California law requires that all drivers carry insurance on their vehicles, including liability coverage to pay for any claims caused by the driver injuring another person in a car accident. Unfortunately, a lot of California drivers have no insurance, in violation of the law. Many others carry only the minimum required by law, which is generally not enough to cover damages in a case of serious injury.
If you have been injured in an auto accident caused by a negligent driver without adequate insurance, you may still have the ability to recover damages. You can do this by making a claim against the uninsured motorist coverage on your own vehicle.
The California Insurance Code requires that uninsured motorist coverage be included in all automobile insurance policies, unless the customer has agreed in writing to delete it. The statute requires that uninsured motorist coverage be in at least the amounts of liability coverage provided in your policy, but need not be in excess of $30,000 per person or $60,000 per accident. Your uninsured coverage will pay the damages the negligent driver's insurer would have paid, if that driver had adequate insurance.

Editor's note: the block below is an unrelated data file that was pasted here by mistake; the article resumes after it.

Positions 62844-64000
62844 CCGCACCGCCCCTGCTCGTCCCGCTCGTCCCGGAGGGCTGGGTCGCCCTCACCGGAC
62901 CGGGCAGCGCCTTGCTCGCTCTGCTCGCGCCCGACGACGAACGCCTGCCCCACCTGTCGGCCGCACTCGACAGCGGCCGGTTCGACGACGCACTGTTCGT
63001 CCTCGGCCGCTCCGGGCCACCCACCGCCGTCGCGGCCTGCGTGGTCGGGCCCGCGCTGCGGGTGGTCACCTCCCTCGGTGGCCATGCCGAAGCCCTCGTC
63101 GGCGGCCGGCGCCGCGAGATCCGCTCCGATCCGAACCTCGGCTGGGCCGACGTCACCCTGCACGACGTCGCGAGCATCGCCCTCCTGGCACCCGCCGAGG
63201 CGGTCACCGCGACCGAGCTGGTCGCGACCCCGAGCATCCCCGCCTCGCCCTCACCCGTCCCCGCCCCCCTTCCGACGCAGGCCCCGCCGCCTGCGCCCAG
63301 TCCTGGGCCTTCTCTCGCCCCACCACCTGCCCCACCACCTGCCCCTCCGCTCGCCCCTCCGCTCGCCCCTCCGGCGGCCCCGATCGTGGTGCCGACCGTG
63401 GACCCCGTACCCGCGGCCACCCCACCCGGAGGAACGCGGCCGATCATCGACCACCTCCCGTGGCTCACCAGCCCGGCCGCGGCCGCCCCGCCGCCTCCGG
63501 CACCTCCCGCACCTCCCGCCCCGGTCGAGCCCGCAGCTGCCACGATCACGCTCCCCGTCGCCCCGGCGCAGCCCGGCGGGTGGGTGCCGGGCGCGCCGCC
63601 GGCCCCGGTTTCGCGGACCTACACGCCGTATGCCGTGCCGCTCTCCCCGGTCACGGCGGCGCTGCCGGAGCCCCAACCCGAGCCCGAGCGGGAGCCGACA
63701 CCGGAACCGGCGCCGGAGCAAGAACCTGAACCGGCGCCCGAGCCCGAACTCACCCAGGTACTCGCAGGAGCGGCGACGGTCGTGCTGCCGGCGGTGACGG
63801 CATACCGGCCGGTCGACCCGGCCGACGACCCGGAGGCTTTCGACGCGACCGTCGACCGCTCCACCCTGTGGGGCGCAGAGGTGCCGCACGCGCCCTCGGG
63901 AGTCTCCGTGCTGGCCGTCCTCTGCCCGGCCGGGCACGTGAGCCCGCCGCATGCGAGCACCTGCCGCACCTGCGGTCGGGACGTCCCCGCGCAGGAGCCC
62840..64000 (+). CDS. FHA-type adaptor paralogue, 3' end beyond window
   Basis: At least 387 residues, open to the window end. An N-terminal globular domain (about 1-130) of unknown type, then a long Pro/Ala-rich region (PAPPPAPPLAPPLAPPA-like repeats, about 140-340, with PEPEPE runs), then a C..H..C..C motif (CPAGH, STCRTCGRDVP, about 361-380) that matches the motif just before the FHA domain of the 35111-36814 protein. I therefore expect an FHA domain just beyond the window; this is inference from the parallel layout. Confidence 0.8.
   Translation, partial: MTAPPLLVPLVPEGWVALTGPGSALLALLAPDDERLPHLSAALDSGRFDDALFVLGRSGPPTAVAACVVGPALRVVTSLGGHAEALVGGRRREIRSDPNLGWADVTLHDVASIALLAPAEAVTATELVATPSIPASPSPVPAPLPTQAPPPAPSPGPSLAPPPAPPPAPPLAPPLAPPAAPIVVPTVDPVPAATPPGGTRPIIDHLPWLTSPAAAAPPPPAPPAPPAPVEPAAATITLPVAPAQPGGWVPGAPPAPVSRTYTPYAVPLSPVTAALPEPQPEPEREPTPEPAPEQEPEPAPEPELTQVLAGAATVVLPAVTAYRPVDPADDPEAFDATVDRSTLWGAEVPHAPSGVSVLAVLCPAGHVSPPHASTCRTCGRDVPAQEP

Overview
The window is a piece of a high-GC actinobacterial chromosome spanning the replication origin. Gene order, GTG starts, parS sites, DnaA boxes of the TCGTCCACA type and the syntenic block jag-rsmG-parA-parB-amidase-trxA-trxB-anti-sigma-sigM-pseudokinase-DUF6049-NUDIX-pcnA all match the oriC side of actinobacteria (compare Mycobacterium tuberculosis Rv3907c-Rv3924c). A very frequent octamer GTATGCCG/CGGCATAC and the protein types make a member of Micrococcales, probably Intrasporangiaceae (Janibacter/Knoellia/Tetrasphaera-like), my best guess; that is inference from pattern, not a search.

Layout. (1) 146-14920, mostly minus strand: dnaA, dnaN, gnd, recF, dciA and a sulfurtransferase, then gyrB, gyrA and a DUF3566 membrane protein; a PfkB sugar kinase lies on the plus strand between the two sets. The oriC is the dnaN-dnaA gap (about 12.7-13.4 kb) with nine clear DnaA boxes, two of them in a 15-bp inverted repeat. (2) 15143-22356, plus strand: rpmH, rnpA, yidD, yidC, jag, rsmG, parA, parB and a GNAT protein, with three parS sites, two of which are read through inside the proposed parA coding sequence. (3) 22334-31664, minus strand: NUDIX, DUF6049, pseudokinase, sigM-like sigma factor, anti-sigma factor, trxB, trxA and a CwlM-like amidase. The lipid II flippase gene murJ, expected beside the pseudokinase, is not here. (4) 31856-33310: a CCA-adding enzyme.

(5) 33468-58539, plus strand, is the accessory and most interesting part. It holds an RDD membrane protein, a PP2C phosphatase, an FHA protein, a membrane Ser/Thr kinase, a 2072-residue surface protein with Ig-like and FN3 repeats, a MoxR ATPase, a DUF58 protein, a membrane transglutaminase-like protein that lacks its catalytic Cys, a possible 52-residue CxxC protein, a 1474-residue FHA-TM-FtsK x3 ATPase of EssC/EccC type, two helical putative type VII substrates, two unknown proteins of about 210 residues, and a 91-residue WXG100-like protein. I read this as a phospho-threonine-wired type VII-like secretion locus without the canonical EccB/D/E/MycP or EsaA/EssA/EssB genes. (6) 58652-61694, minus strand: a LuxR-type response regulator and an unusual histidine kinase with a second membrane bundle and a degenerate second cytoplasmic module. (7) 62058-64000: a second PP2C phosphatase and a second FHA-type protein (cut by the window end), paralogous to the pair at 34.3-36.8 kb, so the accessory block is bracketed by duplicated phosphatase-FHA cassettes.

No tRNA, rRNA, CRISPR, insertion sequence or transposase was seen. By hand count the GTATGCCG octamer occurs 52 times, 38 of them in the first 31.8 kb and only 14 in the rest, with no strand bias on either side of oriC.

An uninsured motorist is defined in the statute to include a motorist who has insurance but not enough to cover all the injuries that driver caused. It also provides coverage even if you are a pedestrian injured by a motor vehicle.
The information in this post is intended only as general information and should not be considered specific legal advice. If you have been injured by an uninsured or uninsured motorist, a California personal injury law firm can help identify all potential sources for recovery.
Source: Cal. Ins. Code § 11580.2(a) (1) & (m), accessed Dec. 6, 2014